Irish start-up Akara Robotics is rapidly developing a technology to keep hospitals clean of coronavirus.
At present, every good citizen is paying close attention to their handwashing technique in order to limit the spread of coronavirus. Disinfecting surfaces is also an important tactic as we try to quell the cases of Covid-19, the respiratory illness caused by the virus, and for this, Akara Robotics might have a game-changing solution.
The start-up helmed by Dr Conor McGinn spun out of the Trinity College Dublin robotics lab and is best known for creating Stevie, the social robot making friends with carers and residents in elder care settings.
Now, the company is rapidly developing a solution to deploy in Irish hospitals to help keep things clean of coronavirus.
UV light for sterilisation
Inventor McGinn turned his attention to the sterilisation properties of UV light about a year ago.
Ultraviolet germicidal irradiation uses UV light at sufficiently short wavelengths to break down micro-organisms’ DNA, which stops them from replicating. In the case of a virus, this can seriously stop the spread of infection. As a complement to other cleaning methods, bathing a room in the right light could ensure no hidden nasties.
At Akara, McGinn has been experimenting with UV light sterilisation, performing tests to determine the wavelength, distance and angles that achieve the best results.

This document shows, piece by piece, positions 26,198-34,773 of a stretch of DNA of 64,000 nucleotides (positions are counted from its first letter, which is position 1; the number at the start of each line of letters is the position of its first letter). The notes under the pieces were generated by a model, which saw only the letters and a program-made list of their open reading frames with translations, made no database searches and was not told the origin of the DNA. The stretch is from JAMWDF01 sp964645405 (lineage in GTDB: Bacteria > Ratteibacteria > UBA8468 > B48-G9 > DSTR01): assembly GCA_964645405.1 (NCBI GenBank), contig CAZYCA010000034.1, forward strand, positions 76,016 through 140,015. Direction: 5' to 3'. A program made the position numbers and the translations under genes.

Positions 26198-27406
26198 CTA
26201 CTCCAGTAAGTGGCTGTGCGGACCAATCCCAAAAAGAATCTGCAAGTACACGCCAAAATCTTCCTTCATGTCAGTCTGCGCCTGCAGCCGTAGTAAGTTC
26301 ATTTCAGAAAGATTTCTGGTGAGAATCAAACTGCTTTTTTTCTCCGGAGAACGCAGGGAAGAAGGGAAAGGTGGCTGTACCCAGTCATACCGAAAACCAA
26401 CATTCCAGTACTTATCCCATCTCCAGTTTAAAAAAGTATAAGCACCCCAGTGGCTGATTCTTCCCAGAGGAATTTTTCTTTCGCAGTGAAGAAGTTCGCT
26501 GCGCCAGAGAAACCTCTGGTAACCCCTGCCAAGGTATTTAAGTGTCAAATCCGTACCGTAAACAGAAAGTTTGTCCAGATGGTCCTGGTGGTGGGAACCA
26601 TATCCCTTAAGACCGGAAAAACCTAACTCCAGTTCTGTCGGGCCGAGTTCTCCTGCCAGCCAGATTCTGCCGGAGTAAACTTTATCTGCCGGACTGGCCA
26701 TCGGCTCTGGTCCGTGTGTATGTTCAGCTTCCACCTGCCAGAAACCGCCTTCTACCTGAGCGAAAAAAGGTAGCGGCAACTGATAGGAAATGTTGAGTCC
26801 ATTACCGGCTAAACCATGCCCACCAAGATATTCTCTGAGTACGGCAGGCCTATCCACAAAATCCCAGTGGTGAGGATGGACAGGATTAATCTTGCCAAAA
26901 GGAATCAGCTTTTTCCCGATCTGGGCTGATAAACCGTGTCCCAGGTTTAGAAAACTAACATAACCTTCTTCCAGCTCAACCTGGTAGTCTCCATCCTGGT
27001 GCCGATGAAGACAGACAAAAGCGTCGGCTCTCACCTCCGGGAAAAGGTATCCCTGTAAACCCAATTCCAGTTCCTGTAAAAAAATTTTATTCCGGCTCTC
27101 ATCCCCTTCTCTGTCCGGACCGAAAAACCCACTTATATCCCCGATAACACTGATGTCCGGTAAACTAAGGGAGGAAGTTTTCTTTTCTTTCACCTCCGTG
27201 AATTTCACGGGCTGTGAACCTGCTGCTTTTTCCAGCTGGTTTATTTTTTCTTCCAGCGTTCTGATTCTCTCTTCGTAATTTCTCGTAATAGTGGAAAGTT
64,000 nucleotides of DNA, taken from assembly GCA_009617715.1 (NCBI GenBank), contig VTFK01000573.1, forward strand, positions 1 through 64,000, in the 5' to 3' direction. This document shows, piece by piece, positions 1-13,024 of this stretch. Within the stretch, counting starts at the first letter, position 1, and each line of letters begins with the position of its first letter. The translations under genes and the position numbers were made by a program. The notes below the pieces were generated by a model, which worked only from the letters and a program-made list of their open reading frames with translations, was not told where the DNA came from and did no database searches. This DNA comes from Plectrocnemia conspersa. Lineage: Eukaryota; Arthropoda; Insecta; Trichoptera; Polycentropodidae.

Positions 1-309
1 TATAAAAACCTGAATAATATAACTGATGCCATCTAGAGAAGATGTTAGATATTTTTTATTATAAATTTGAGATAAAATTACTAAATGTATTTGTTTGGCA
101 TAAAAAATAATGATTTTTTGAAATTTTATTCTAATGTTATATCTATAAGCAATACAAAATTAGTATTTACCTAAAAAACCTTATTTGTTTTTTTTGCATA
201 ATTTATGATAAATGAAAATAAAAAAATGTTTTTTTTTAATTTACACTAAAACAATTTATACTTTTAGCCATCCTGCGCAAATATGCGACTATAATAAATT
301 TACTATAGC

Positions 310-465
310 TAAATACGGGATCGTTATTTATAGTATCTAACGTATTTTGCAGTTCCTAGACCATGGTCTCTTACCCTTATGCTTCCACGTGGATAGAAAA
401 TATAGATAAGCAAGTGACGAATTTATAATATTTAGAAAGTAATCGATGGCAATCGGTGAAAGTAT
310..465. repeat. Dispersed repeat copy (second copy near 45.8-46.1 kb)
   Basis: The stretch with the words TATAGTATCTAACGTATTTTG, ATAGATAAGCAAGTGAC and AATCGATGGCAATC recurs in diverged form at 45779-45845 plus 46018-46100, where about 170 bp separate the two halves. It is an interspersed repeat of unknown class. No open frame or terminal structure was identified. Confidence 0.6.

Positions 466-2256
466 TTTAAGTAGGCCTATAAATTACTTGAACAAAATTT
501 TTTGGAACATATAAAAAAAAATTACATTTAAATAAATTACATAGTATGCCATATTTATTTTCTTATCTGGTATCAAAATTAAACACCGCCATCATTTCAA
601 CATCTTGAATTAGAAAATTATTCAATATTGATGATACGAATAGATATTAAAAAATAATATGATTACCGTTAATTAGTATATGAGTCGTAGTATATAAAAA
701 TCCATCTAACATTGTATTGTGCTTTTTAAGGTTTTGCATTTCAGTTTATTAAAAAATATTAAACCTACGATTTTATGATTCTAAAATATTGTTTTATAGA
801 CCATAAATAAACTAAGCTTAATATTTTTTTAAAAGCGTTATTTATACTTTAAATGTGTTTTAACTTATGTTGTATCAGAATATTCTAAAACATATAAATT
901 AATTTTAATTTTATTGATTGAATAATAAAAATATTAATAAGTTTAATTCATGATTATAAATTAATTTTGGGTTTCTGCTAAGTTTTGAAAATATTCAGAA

Having built up a record of data from this experimentation, McGinn reached out to Ireland’s Health Service Executive (HSE) last week with the proposal that Akara could put this information to use during the present pandemic.
This system could reduce dependency on chemical-based solns like hydrogen peroxide, which may be effective but requires rooms to be vacated for several hours during sterilization, making them impractical for many parts of the hospital @HSE_DA @HSELive #covidireland #violetrobot https://t.co/KqScBztLv6
— Conor McGinn (@thebotmechanic) March 17, 2020
Taking their research to date and with the HSE engaged, the team was able to turn around a prototype robotic solution within a day. An in-hospital demo was due to take place today (16 March) and, if effective, this could be transformative for the healthcare sector.
UV light sanitation systems for hospitals are already available but are known to be bulky and costly. McGinn’s vision is for a simpler solution based on research conducted into the most effective use of the UV light, which would undercut any other solution out there.
Speaking to him last week, he explained how excited he was to bring this solution from Akara to the HSE at a critical juncture. It’s a credit to what he called a “top-performing team” who are looking forward to having a positive impact.